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Eric D replied to djfleming22 | 8 years ago
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djfleming22 wrote:

I am sorry but what a complete waste of time, everybody turns up and nothing gets done

Yes, inertia and apathy are the only way to make progress ! </sarcasm>

http://www.cyclinguk.org/blog/sallyhinch/pop-scotland-ever-done-us

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Commadore | 8 years ago
0 likes

I'd be careful, they might ban disc brakes from this event.

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stenmeister | 8 years ago
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A popular event and a credit to all those taking part and organising. But has any change taken place in the last five years? I live South of Glasgow and have seen very little change in infrastructure.

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ibike | 8 years ago
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Scotland sounds an enlightened place. It's hard to imagine the Secretary of State for Transport and all the party leaders attending a similar event in England!

 

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giff77 replied to ibike | 8 years ago
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ibike wrote:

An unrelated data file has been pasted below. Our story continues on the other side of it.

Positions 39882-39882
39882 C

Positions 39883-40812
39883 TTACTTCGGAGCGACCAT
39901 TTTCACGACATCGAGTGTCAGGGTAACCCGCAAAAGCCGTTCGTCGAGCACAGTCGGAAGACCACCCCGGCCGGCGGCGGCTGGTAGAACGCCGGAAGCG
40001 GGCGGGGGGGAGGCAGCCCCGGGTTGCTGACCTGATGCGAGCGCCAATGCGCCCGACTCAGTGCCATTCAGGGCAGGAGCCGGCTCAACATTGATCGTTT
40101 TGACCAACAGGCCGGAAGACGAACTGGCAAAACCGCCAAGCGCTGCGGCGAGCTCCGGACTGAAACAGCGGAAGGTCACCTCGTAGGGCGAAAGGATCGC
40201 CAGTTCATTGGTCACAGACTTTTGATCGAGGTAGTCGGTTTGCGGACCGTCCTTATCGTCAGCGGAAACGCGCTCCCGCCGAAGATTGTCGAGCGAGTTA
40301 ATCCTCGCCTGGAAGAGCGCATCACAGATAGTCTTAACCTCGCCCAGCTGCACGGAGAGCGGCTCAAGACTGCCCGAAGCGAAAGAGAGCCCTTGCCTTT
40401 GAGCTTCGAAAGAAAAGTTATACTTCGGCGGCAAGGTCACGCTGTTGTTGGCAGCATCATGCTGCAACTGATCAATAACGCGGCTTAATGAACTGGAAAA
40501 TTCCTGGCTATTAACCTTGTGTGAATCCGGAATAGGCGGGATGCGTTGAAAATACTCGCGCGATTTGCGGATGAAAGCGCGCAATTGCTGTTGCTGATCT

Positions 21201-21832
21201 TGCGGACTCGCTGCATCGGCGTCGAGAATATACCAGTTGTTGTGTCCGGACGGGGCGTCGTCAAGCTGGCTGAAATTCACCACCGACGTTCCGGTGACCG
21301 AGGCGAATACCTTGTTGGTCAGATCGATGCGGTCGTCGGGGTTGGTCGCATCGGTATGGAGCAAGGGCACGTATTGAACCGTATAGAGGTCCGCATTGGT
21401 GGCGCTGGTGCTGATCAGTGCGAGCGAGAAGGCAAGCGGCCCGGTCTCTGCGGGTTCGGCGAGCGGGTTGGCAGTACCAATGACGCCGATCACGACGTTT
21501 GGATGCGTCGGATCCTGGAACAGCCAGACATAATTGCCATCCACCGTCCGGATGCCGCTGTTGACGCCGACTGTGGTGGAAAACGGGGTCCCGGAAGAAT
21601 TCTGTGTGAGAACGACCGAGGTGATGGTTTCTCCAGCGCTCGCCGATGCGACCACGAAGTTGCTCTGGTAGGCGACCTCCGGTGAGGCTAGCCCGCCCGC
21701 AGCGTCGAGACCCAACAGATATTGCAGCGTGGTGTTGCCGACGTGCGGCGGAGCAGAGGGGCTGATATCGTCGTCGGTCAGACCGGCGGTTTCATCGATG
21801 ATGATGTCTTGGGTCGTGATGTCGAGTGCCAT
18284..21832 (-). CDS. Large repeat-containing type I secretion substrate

Scotland sounds an enlightened place. It's hard to imagine the Secretary of State for Transport and all the party leaders attending a similar event in England!

 

The Secretary of Transport is there to receive the petition. To send a minion would be bad form and one couldn't expect him to protest against his party's ineptness towards cycling in the country.  As for the others the only one who cycles is Patrick Harvie the others tend to show up on bikes for a photo shoot.  One does need to remember that the elections are round the corner so much posturing from the respective party leaders.  The only MSP who cycles to work is Claudia Beamish (labour) who is also a strong advocate for cycling infrastructure. So actually. Not that enlightened in regards to sustainable transport.